I pulled up my bike at the village green at Relegios, a place named for religion, when a scene more akin to biblical times played out before my eyes. I’d stopped to phone my girls, as I do every Sunday, and my mobile phone appeared anachronistic against the vision before me, that of a shepherd grazing his sheep on the green. The gentle sound of the sheep bells filled the air, and two thin dogs patrolled the sheep. The old, weather-worn shepherd seemed to be shouting instructions directly to the sheep as much as to the dogs. (The sheep  know my voice…?)

A couple of other dogs approached, in curiosity as much as anything, and with a word from the shepherd, the sheepdogs saw them off, leaving the sheep free to graze some more. Then, the funny thing happened…

…a dog took a rock from a ditch, walked past me and placed it gently and poignantly at the foot of a statue of a pilgrim, recently erected in the green. That morning, my companion for a day Eyke, from Germany had showed me a photograph from his guidebook, that of a tall cross, surrounded by stones which pilgrims had taken and left there, at the highest point of the Camino, as a symbol of leaving behind baggage, things that hold us back and stifle our dreams. It’s a concept I’m familiar with, I’ve used it it may work with young people over the years.

So I took the rock and put it in my bag.

image

Today, as the sun rose above the mountains amongst which I slept I left the rock at the famous cross, some 1500m above sea level. I know what the act meant to me, but the mysterious circumstances which led to it remain a puzzle. I’m making this pilgrimage not as a fervent believer as I once was, but as a questioning soul. And here I have another enigma with which to engage on my journey. All part of life’s rich carpet, as an old friend often told me.

image


Leave a comment

Reasons… Part 1

I’m surprised that not many people have demanded to know why I’m doing this. Some have asked “Why now?”* but it seems most people who know me know what I’m like, and that this is simply something I need to do. Cycle 2500 kilometres to the edge of Spain in 26 days with only my tent and the Atlantic for company. Typical stuff. But despite the persona I like to portray, (that of a grizzled outdoorsman and expert cyclist) ’til now I’m merely an armchair expert. I really have never done anything like this before. And that is one reason in itself.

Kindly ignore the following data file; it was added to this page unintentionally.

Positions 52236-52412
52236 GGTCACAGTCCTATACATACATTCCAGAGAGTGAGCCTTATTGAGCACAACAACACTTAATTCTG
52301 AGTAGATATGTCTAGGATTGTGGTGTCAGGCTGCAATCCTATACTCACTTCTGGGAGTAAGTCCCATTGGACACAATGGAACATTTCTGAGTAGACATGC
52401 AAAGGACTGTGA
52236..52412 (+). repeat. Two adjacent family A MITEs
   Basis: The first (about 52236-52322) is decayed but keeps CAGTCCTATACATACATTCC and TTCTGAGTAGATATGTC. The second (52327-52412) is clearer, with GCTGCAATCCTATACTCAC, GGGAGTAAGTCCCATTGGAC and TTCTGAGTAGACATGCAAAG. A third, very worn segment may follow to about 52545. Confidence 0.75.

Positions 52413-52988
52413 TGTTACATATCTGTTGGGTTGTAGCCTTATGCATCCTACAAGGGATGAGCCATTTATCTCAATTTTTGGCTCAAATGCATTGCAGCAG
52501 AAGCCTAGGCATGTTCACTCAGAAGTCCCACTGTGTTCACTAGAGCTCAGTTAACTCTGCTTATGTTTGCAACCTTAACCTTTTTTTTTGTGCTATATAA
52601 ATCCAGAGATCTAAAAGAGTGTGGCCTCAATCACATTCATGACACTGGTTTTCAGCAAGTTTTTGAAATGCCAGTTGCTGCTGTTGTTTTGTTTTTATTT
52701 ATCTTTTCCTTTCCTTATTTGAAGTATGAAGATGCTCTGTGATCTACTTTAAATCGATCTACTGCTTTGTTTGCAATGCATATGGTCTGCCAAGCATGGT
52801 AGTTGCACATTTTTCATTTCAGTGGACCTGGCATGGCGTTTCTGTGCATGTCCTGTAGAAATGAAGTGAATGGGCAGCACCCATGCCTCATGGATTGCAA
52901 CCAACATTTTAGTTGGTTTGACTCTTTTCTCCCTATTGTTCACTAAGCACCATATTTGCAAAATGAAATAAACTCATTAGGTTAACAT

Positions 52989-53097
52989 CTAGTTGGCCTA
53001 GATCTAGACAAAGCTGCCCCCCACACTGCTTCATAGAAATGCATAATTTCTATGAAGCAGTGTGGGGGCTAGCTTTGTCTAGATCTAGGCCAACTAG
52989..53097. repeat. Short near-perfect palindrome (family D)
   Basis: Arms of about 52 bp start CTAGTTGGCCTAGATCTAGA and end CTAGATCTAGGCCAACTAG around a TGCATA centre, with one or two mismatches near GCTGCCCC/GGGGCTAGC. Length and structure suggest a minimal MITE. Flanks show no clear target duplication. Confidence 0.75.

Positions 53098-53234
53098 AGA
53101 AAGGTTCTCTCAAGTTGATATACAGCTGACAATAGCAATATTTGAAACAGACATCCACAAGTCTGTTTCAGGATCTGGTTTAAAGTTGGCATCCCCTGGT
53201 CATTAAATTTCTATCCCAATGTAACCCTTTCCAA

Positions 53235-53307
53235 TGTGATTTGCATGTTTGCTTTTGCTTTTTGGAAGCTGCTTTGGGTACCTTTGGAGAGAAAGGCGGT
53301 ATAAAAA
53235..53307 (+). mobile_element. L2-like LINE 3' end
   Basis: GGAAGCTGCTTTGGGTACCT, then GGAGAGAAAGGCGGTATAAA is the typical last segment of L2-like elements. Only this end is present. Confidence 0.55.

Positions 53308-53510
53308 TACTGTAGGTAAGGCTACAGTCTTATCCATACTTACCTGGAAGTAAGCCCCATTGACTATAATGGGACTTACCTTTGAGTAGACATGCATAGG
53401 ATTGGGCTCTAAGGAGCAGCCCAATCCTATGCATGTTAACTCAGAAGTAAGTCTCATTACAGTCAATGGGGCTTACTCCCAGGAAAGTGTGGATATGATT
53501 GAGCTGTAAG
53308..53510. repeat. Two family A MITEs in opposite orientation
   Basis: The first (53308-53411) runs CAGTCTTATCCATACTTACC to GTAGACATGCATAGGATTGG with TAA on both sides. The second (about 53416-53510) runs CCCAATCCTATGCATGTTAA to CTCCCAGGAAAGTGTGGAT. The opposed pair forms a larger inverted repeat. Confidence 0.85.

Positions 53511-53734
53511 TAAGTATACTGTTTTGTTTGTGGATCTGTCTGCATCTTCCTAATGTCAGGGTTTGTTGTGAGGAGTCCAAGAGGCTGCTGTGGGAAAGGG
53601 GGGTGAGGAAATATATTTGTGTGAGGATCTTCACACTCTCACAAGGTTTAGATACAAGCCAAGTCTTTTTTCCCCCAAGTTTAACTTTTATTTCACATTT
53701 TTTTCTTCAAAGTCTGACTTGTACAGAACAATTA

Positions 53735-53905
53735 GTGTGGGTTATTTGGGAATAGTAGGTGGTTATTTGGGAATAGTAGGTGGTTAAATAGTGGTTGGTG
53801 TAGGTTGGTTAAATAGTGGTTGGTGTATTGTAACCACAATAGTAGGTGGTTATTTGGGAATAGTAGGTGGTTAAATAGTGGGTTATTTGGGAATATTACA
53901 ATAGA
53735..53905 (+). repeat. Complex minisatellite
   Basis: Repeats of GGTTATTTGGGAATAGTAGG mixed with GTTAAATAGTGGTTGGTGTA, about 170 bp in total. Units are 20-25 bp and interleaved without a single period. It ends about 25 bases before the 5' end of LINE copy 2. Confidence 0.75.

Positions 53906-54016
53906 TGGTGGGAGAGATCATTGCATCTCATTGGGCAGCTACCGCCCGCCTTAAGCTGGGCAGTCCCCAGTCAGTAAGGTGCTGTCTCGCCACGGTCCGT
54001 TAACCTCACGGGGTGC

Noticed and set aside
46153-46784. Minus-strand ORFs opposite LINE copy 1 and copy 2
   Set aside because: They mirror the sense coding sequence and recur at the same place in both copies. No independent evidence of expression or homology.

The challenge of the elements, coupled with the terrain appeals and frightens in equal measure. If I was making this trip in summer I’d start from Amsterdam, and cycle through Belgium and across northern France. As it’s winter, I start in Brittany and hug the Atlantic coast to avoid the severest cold and iciest roads. Yes, I know this means I’ll get wet. I’m fine with that. As my Dad says, (precious morsels these- he doesn’t say much…) “It only goes to the skin, then it runs off.” And there’s always the Human Condom to climb into at the end of the day.

The Human Condom

But it’s the Cantabrian Mountains which have me a little nervous. I plan to skirt them to the south on the way west to Cape Finisterre, and follow the coast back to Santander for the ferry. But there’s no doubt- there will be hills. One author at the highly useful Freewheeling France suggests parts of the Camino Di Santiago route I’ll roughly follow are closed November-March. Not to worry, I’ll leave the true mountains to the bears (yes, really, there are bears!) and ride round anything I can’t ride over.

The solitude of a long bike ride punctuated by stealthy wild camps really appeals to me. Time to think. Time to write songs (more of that in a later post)  Time not only to ask the big questions of life, but perhaps to answer them too. The luxury of so much time to replace that of a warm bed or the arms of a loved one. Time to go.

* Why now? It’s the time I have available. Between episodes in my life and my work. At a crossroads. On the bike, as in life I’m awful at crossroads. Indecisive. Instictively knowing the way, but lacking the faith to take it. Self-doubt wins again. I check the map with cold hands and a heavy heart. I tell myself that next time I’ll roll through with confidence and trust myself. Trust the road. But I never do. Now it’s time to learn.

Reasons… Part 2 is here.